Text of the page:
G-Sib assessments questioned as BPCE put back in after just one year out
Is the Financial Stability Board's approach to judging systemically important banks working as it should?
The Financial Stability Board’s latest stab at classifying banks of globally systemic importance, published on November 16, has got some analysts a bit hot under the collar.
The number of G-Sibs fell from 30 to 29 this year, making the total the same as it was when the initial list was first drawn up in 2011.
Bank of America and China Construction Bank (CCB) moved into lower categories of systemic importance, Groupe BPCE was added back into the list, while Nordea and RBS were removed altogether.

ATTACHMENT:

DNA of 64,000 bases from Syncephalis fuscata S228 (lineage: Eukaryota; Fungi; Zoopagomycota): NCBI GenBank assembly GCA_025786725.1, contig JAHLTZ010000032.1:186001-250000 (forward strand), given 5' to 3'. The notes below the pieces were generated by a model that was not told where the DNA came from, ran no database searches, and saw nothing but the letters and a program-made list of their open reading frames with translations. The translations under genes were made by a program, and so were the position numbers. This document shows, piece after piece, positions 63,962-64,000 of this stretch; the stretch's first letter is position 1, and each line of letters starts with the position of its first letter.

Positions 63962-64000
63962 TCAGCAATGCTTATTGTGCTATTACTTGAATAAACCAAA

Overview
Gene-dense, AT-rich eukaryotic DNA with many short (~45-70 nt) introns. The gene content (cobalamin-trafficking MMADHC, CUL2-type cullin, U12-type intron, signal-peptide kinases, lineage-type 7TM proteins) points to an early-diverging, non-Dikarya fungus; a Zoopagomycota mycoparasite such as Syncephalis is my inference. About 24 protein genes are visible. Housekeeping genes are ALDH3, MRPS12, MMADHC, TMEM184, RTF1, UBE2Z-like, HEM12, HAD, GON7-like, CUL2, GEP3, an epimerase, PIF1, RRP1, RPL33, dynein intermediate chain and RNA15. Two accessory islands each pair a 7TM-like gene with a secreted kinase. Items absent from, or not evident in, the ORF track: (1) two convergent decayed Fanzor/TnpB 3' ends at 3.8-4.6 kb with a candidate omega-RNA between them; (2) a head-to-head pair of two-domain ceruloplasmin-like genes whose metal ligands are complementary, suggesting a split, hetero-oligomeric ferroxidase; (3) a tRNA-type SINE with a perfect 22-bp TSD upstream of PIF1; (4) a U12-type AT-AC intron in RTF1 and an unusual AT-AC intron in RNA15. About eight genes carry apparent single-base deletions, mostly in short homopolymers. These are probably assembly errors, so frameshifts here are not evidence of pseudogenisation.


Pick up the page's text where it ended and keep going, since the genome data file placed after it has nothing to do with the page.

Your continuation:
As a note published on November 19 by Scope Ratings points out (‘Is the FSB’s scorecard approach for G-Sib classification fit for purpose?’), changes to the list “are not incidental matters”, given the capital implications of moving between Buckets 1 through 5 – which carry, respectively, 1%, 1.5%, 2%, 2.5% and 3.5% of additional common equity loss absorbency as a percentage of risk-weighted assets.
Banks get some time to implement any new burdens – they have 14 months, meaning that BPCE, for example, will need to be compliant by the beginning of 2020.